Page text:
Guernsey Press

Brexit, Covid and population rules are hurting businesses

BUSINESS leaders are calling on the States to suspend or revise the island’s population management legislation because it is now causing widespread staff shortages that are holding back economic recovery following the Covid-19 pandemic.

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Claire Archer, left, and Jill Le Tissier from Easy Clean, just one of several businesses in the island which rely on foreign workers to survive yet the island’s current population management legislation they say has made it difficult to recruit staff. (Picture by Sophie Rabey, 29668570)

The Confederation of Guernsey Industry is urging chief minister Peter Ferbrache to get involved personally and make it a high priority because of the damage that is being caused by the lack of foreign labour.

This has been highlighted by one of the island’s leading cleaning companies, which had to turn down potential work with one of the island’s high schools, a large hotel and a major retailer because of immigration issues caused by the law.

‘Most sectors of the economy rely on a hidden army of workers to keep them going – the cleaners, gardeners, waiters, kitchen porters, shop assistants, delivery drivers etc, who are generally not valued or [are] forgotten by society and certainly not by population management policies and the UK visa system which we have by default had to adopt post-Brexit,’ said EasyClean’s Claire Archer.

The problem is that flexibility introduced by the States at the height of Covid for staff on nine months on, three months off arrangements is ending, and now all employees must leave when their permit expires, with no extension offered.

‘As a result, we will lose staff who we cannot replace at the moment,’ said Mrs Archer.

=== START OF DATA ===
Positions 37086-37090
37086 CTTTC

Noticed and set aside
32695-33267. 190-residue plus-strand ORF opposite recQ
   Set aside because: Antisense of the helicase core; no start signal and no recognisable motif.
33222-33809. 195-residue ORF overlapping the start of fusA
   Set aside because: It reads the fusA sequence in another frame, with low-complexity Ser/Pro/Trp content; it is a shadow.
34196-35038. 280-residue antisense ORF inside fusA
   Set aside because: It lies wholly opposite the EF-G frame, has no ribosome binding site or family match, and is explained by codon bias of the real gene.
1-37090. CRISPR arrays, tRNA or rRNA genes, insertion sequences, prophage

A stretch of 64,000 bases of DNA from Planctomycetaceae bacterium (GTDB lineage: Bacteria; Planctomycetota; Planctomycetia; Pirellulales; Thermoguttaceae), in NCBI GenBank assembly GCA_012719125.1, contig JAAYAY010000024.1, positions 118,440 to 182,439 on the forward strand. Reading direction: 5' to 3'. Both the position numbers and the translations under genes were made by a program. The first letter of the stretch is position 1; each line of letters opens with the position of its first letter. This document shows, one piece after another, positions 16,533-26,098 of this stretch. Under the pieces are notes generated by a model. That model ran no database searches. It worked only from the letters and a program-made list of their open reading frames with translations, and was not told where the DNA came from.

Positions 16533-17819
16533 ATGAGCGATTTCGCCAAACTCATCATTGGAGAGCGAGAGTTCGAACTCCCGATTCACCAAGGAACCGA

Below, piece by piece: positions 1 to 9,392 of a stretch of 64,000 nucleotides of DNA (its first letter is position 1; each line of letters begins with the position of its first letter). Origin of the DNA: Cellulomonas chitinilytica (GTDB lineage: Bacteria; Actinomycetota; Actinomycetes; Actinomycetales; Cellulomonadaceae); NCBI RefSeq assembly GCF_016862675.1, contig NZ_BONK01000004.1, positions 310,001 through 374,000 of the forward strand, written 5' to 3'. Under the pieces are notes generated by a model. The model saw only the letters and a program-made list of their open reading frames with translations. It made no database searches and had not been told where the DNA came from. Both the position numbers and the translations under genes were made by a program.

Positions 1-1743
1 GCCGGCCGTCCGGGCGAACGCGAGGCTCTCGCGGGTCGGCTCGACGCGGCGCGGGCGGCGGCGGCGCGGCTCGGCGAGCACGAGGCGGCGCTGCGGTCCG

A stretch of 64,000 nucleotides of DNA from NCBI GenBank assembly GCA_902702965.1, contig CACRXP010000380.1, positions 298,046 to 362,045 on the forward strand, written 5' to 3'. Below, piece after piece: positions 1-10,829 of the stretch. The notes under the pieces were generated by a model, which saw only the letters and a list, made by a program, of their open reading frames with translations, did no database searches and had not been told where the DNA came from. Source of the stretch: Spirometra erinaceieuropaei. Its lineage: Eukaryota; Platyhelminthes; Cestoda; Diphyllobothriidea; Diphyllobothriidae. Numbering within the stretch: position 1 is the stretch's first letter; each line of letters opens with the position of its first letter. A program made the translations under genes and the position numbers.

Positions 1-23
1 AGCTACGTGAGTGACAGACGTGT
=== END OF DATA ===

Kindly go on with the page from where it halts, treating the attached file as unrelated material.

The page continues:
‘Even with zero income during lockdown in 2020 our business still contributed almost £200,000 to the Guernsey economy in employee income tax and social security payments.

‘Recruitment is the only thing holding us back.

‘Some joined up thinking is urgently required across all States committees to mend the economy and ensure future prosperity.’

The Home Affairs Committee has responsibility for population management laws.

‘The committee will consider this matter again shortly but remains committed to doing everything it can to support businesses, particularly those who have had a very challenging time during the pandemic,’ said president Deputy Rob Prow.

CGi chairman Dave Newman confirmed it had been working with EasyClean as a member, and had highlighted the issues outlined by the business with politicians and officials.

‘We know from working with the States on individual cases that it has shown as much flexibility as possible, but has exhausted all of the options within the existing Population Management Law,’ he said.

‘The legislation is no longer a civil service matter, rather it is a political issue that needs urgent action.’

The CGi has always maintained that the PML was out of date as soon as it was introduced in 2017 and should now be suspended or, at the very least, revised.

‘Gone are the days when the island was able to call on a steady supply of migrant labour and a system that facilitated their employment. The current regime serves to generate unnecessary red tape, so for companies that are still dependent on foreign staff, such as EasyClean, it has now become an impediment to doing business in Guernsey,’ Mr Newman added.

The CGi expects the States to address these obvious issues with the law and its impact in the aftermath of Brexit and the issues caused by Covid.

‘We would hope that the Chief Minister himself will make this a high priority given his experience in P&R and as he has also written on this very topic in the past as chairman of the 2020 Association,’ said Mr Newman.

Costs for potential cleaning staff to get into the island add up to almost £1,000